Membership in a guild could be taken up in one of three ways: by completing a seven year apprenticeship, by patrimony (if one’s father was a member of the company), or by redemption (payment of a fee). None of these routes of entry ensured that the member would actually practice the company’s trade. Owing to the Custom of London, members of London guilds could practise any trade in the City. Consequently, even though a completed apprenticeship remained the most common route to membership, guilds often included numerous members who did not actually practice the relevant trade. The ratio of members practising the craft to others varied from guild to guild, with the less prestigious guilds such as the Carpenters’ Company having a larger number of practicing craft members. Other companies, such as the Grocers’, Fishmongers’, and Goldsmiths’, had many fewer practising members, and, owing to the high cost of admission, became “little more than gentleman’s clubs”.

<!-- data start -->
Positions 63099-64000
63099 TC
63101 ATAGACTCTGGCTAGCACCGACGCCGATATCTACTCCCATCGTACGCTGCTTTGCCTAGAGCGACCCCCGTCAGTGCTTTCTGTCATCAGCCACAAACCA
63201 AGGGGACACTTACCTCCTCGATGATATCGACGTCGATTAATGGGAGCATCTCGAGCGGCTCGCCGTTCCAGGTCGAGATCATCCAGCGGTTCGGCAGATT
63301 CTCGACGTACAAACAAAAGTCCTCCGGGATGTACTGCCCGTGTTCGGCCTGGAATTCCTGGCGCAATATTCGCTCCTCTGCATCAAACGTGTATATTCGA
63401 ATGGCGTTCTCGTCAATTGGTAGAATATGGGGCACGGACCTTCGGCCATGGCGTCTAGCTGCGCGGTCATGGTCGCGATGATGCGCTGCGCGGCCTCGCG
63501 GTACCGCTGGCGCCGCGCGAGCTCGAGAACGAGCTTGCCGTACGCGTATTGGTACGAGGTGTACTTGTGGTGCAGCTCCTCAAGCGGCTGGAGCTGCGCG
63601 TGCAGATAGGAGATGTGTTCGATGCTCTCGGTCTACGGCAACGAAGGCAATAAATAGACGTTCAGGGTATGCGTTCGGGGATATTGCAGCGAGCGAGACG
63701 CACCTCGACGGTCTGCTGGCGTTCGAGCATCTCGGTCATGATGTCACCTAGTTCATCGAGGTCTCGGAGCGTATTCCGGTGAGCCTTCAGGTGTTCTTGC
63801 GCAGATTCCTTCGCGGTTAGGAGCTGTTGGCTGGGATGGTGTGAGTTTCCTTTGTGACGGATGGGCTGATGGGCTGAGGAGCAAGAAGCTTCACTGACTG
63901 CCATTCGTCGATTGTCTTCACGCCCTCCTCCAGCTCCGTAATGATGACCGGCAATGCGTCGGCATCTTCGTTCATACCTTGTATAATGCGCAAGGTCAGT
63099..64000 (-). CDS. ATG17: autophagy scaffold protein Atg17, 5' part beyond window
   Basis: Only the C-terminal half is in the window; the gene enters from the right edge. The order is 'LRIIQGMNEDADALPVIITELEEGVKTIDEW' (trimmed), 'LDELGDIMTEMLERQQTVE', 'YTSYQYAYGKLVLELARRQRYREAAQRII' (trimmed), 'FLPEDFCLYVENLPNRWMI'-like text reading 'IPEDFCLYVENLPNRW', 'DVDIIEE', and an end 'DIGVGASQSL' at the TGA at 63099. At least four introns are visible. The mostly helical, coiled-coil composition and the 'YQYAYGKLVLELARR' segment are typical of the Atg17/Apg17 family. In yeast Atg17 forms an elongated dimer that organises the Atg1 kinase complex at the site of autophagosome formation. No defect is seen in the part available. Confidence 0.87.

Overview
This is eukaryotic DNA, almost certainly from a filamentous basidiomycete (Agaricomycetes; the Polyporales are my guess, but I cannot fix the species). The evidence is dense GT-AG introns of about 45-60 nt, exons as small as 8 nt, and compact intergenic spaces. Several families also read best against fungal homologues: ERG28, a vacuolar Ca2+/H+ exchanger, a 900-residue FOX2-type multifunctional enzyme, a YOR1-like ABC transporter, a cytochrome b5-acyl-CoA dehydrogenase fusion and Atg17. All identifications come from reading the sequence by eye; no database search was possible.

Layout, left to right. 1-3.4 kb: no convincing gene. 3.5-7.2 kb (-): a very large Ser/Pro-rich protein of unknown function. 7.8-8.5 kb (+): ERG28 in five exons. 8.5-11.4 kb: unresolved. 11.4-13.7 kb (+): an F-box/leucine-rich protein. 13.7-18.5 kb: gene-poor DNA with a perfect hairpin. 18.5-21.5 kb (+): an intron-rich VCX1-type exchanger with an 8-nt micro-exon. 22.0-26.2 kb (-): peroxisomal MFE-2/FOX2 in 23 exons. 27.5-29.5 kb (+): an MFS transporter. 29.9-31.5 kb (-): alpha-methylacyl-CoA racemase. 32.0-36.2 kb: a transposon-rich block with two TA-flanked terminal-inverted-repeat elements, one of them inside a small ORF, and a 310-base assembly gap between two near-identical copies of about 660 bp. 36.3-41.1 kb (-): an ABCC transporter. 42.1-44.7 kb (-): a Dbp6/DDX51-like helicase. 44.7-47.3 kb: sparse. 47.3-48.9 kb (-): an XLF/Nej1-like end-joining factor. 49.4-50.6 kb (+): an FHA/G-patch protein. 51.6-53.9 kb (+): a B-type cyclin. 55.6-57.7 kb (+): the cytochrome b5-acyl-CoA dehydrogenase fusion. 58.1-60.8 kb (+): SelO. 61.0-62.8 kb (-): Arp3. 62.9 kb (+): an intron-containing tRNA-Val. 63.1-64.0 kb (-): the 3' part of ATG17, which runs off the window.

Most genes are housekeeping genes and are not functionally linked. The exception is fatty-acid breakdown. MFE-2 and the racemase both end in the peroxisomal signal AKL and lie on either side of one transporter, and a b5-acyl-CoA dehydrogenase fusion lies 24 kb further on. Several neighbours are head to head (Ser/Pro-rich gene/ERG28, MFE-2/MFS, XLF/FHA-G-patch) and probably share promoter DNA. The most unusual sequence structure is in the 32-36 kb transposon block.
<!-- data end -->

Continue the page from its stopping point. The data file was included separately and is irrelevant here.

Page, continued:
Most guilds were composed of men from a mixture of social backgrounds. Apprentices were almost invariably young and came from both relatively poor and wealthy homes. Journeymen, craftsmen who had finished their apprenticeship but had not set up an independent business, were relatively poorly paid. Master craftsmen ran anything from a small one-man workshop to a thriving business with several apprentices, journeymen, and partners in other trades. By the eighteenth century most guilds did not include women, though sometimes widows who took over their husbands’ businesses became members by default, and took over the training of their husbands’ apprentices. Even in this instance, women were excluded from participation in company business.

Guilds were normally governed by a master, two wardens, and a Court of Assistants, which set policies, oversaw the administration of company properties, and governed the distribution of charitable funds.

But the Medieval guilds, while designed to unite trades vertically, were themselves inevitably split by class struggle. The interests of the masters and more prosperous employers diverged from those of the journeymen who worked for them, and the apprentices who were learning the job.